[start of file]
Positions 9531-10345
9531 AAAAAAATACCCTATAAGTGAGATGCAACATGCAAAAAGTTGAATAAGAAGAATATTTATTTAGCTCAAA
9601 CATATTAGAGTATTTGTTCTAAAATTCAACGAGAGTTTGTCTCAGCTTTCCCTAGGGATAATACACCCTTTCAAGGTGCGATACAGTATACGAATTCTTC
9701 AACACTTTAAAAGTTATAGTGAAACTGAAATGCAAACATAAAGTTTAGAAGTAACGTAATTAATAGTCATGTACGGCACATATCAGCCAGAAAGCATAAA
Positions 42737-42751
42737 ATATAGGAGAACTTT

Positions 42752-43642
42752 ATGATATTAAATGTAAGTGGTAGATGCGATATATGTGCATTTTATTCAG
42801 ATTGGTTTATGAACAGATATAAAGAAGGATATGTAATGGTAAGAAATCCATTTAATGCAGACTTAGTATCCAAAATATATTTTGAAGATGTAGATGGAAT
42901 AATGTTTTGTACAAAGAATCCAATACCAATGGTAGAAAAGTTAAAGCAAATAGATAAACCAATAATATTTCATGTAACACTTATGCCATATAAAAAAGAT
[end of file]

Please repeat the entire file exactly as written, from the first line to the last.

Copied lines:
Positions 9531-10345
9531 AAAAAAATACCCTATAAGTGAGATGCAACATGCAAAAAGTTGAATAAGAAGAATATTTATTTAGCTCAAA
9601 CATATTAGAGTATTTGTTCTAAAATTCAACGAGAGTTTGTCTCAGCTTTCCCTAGGGATAATACACCCTTTCAAGGTGCGATACAGTATACGAATTCTTC
9701 AACACTTTAAAAGTTATAGTGAAACTGAAATGCAAACATAAAGTTTAGAAGTAACGTAATTAATAGTCATGTACGGCACATATCAGCCAGAAAGCATAAA
Positions 42737-42751
42737 ATATAGGAGAACTTT

Positions 42752-43642
42752 ATGATATTAAATGTAAGTGGTAGATGCGATATATGTGCATTTTATTCAG
42801 ATTGGTTTATGAACAGATATAAAGAAGGATATGTAATGGTAAGAAATCCATTTAATGCAGACTTAGTATCCAAAATATATTTTGAAGATGTAGATGGAAT
42901 AATGTTTTGTACAAAGAATCCAATACCAATGGTAGAAAAGTTAAAGCAAATAGATAAACCAATAATATTTCATGTAACACTTATGCCATATAAAAAAGAT